The HFEA released the final report of its policy on hybrid and chimeric embryos on 1 October 2007. "Hybrids and Chimeras: A Report on the Findings of the Consultation" has seven sections, in addition to a note from the HFEA's chair, a glossary, and seven appendices. The document's sections are: "Introduction", "Scientific Understanding, International Perspective", "Consultation: The Approach Taken", "Themes Emerging from the Consultation", "Conclusions", and "The Authority's Decision". The HFEA report begins with a foreword from Shirley Harrison, who was the chair of the HFEA and the Human Tissue Authority in London when the HFEA published the report in 2007. In Harrison's note, she notes the importance of public engagement in HFEA's decisions, and she states that the value that citizens place on this type of involvement was evident by their responses. Harrison writes that with caution and scrutiny, the HFEA will allow those approved for licensure to create cytoplasmic hybrid embryos. She also says that the HFEA will inform the public about current research and developments within the field. The "Introduction" section briefly describes how HFEA decided to permit cytoplasmic hybrid embryos.

The "Scientific Understanding" section has two subsections. In "A History of Animal-Human Constructs in Research", the HFEA describes previous cases where researchers mixed human and animal genetic material, such as in mapping the human genome or testing the quality of human sperm. Researchers always terminated the embryos after the first cell division. The HFEA also notes how scientists used animal–animal cytoplasmic hybrid embryos in research for more than a century. For example, in the 1890s, scientists transferred parts between frogs and other species to investigate the roles of the nucleus and of cytoplasm in heredity.

The next subsection of "Scientific Understanding", called "Why Scientists Propose to Create Interspecies Cytoplasmic Hybrids," describes how scientists produce embryonic stem cells through somatic cell nuclear transfer (SCNT). Scientists remove the nucleus of an ovum and replacing it with the nucleus, which has genetic material, of an adult body cell. SCNT results in an organism that is ninety-nine percent genetically identical to the donor of the somatic cell. The remaining one percent comes from DNA of mitochondria, subcellular cytoplasmic organelles that produce energy for nucleated cells and that do not reside in the nucleus of the cell. An organism made via SCNT has mitochondria from the ovum.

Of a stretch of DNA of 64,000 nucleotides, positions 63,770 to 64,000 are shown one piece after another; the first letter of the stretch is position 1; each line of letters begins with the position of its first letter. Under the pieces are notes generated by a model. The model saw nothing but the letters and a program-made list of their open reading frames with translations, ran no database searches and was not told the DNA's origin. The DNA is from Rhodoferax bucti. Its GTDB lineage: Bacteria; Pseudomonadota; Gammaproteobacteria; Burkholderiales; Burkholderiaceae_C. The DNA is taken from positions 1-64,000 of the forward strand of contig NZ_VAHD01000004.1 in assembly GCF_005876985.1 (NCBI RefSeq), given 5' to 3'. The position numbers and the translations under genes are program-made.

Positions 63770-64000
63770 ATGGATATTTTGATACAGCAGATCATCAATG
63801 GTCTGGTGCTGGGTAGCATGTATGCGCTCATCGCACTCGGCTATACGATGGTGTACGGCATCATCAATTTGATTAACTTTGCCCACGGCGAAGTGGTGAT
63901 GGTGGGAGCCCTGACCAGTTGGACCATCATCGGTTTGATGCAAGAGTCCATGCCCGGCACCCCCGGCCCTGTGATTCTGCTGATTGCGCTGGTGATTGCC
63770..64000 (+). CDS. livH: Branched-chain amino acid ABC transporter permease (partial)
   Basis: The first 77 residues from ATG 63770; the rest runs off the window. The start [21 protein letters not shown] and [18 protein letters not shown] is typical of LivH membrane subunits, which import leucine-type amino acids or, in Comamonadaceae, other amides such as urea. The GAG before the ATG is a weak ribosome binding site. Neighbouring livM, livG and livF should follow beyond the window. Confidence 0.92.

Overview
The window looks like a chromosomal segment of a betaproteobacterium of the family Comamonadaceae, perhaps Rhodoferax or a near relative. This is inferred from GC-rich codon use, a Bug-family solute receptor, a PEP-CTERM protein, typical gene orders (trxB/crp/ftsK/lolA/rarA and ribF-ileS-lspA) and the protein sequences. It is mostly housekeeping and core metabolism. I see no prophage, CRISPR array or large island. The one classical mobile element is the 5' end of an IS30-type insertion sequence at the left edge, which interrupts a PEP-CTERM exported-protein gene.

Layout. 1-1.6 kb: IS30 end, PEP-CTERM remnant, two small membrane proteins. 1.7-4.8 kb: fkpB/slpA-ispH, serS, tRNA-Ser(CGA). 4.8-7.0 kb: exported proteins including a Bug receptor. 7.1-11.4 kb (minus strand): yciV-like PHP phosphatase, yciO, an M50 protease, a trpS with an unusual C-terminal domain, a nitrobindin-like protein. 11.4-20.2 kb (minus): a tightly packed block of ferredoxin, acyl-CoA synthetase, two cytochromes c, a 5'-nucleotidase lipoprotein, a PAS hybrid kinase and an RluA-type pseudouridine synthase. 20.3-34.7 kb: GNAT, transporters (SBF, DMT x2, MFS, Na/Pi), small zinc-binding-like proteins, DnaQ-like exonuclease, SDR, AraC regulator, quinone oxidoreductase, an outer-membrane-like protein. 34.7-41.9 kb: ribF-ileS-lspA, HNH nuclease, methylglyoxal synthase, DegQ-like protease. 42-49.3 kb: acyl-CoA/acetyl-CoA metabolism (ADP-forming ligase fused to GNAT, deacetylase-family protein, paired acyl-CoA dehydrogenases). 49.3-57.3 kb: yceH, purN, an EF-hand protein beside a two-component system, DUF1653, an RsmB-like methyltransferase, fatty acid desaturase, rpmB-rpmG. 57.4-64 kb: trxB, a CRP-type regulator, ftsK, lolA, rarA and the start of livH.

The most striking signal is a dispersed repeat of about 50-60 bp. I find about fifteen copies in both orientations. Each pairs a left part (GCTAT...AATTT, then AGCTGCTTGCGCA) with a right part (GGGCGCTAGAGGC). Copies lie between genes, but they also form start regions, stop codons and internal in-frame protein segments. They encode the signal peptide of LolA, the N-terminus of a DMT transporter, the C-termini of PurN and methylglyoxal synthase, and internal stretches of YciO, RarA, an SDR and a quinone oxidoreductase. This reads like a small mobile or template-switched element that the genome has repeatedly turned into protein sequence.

The HFEA claims that research using human stem cells would help to test drugs and develop therapies for human diseases and disorders by enabling scientists to design specific stem cell lines to model a particular disease or disorder. The HFEA states that some scientists argue that further research with stem cells could lead to the ability to generate organs for individuals who need transplants or replacement, creating organs that are genetically identical to those who need them. The HFEA says that many scientists who the committee surveyed find such research promising.

The HFEA reviewed the policies of other countries on the creation of human-animal chimeras for comparison in the next section, "International Perspective". The HFEA states that at the report's publication in 2007, most other countries had not established specific legislature relating to human-animal chimeras. At the time of the report, many other European countries did not permit the creation of human cytoplasmic embryos for research under any circumstances, while other countries, including China, permitted their creation under strictly regulated protocols. The only three countries at the time that held relevant legislation were Australia, Canada, and the United States. In Australia, the government permitted human-animal chimeras only for research to test human sperm quality, after which the scientists must terminate the chimeras. Canada prohibited the creation of human-animal chimeric embryos for research purposes. The United States permitted researchers to use federal funds only for human embryonic stem cell research with pre-existing stem cell lines. The United states only allowed the research if researchers provided an explicit list of what permissible lines exist, and it prohibited researchers from using federal funds to develop new cell lines. The United States prohibited the creation, or attempt to create, a human chimera with the Draft Human Chimera Prohibition Act of 2005. Appendix C of the HFEA's document reviews the policies of twelve different nations, as well as a description on the different types of policy.

The HFEA describes its process of surveying scientific, social, and ethical issues surrounding cytoplasmic chimeric embryos in "Consultation: The Approach Taken". First, in April of 2007 the HFEA provided UK citizens with a pdf file on its website, "Hybrids and Chimeras: A Consultation on the Ethical and Social Implications of Creating Human/Animal Embryos in Research," to educate the public and to provide a forum for feedback. The HFEA and Opinion Leader, a non partisan research agency in London, obtained public opinion in three steps, first by eliciting and compiling various public views, motivations, and attitudes toward creating chimeric embryos. Opinion Leader hosted group workshops in the UK in 2007 to inform the public, followed by opportunities for questions and discussion.